Sometimes a band makes it big, releases several albums, has a devout fanbase, and is on top of the world. Sometimes a member of said band wants to branch out and try some solo work, which can go either way. Sometimes it’s the opposite, a solo artist teams up with other solo acts to form a “Super Group.” Let’s talk about that.
Now, as many of my readers may recall, I’ve already discussed Super Groups in a Previous Post, so I won’t be revisiting that topic. No, instead We’ll be talking about “going solo.”
How about the case of Billy Corgan? Let me start by saying that I’m a huge Smashing Pumpkins fan, and have been for many years. I was not, however, a fan of his Smashing Pumpkins clone side project Zwan, which featured all the SP members except D’arcy. And then Corgan decided to release a solo album, which, to me, sounded just like a less angsty SP and more Zwan. Luckily, Corgan “got the band back together” and Smashing Pumpkins have been releasing new music and touring ever since. Albeit, the lineup isn’t exactly original.
Hmmm, a solo album sounding similar to the artist’s previous band? Sounds familiar doesn’t it? That’s because Serj Tankian did the same thing. I vividly remember hanging out with my friends when one of them put Tankian’s debut solo album “Empty Walls” on. Moments into the opening track, I had asked “Wait, did System of a Down come out with a new album?”Not only is Tankian’s voice very unique, but the music style he pursued with his solo work was the same as the band he left. Now, System of a Down has since played several shows and toured, but a new album hasn’t been released since 2005’s “Hypnotize,” however Tankian has continued to release solo albums.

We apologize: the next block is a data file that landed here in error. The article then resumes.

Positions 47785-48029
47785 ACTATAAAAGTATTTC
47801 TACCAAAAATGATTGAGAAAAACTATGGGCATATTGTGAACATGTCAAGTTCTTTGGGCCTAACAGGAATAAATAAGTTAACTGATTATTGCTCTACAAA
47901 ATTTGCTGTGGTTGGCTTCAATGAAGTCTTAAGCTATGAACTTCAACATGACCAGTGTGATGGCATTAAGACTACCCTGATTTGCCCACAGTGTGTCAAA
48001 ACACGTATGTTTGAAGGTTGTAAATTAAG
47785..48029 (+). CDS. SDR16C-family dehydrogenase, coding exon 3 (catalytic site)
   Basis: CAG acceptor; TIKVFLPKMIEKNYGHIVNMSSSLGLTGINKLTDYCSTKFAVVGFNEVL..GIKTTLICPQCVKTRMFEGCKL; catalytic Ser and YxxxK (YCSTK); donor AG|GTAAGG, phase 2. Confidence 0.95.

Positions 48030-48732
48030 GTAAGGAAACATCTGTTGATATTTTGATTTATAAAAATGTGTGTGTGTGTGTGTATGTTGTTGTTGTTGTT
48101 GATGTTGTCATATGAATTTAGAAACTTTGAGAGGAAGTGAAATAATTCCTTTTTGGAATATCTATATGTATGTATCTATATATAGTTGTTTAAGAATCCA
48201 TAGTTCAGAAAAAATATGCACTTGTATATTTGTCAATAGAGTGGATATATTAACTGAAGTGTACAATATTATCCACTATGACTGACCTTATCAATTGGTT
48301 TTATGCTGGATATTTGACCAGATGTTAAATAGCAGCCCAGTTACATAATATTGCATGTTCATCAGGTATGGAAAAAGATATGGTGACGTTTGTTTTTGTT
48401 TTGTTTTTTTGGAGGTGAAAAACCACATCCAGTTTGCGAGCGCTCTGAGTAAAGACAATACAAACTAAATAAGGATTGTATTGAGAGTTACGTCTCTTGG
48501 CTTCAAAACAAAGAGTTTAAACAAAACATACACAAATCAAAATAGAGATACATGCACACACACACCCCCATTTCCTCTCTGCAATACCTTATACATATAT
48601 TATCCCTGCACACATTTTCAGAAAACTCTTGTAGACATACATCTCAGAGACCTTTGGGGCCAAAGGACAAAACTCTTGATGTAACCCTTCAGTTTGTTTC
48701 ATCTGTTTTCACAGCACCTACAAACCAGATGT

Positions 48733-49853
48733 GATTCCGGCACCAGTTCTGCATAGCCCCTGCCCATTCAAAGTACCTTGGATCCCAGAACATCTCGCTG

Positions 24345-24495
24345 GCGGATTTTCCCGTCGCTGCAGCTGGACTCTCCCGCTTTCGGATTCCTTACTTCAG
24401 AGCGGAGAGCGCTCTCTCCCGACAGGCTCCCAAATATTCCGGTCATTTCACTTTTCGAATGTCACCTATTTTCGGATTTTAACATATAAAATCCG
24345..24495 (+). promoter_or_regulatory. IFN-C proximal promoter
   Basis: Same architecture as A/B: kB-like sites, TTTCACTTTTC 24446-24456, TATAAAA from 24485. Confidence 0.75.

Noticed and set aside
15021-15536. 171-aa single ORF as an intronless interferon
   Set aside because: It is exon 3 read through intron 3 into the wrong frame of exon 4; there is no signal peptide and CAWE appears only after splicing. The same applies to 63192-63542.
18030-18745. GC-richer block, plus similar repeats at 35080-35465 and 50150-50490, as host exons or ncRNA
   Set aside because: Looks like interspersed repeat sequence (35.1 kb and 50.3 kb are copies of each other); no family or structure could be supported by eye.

What happens when the entire band wants to do solo work? It can work after all. I mean, after the Beatles split up, all four members enjoyed successful careers. It doesn’t always work out though. Case in point: ALL FOUR KISS SOLO ALBUMS.
I’m referring to the four albums that were released at the same time back in 1978. Yeah, they’re iconic album covers, but that doesn’t make up for the train wreck that the albums actually were. Sure each one had a decent song or two, I mean Frehley’s “New York Groove” is a pretty solid tune, but overall the albums were just “meh.” Nothing compared to the success that KISS gained as a whole, so even though solo albums continue to be released, KISS still goes strong.
So yes, going solo can be a failed move, but sometimes it works out. You can’t really blame an artist for trying, right?
What are some of your favorite solo disasters? Comment below!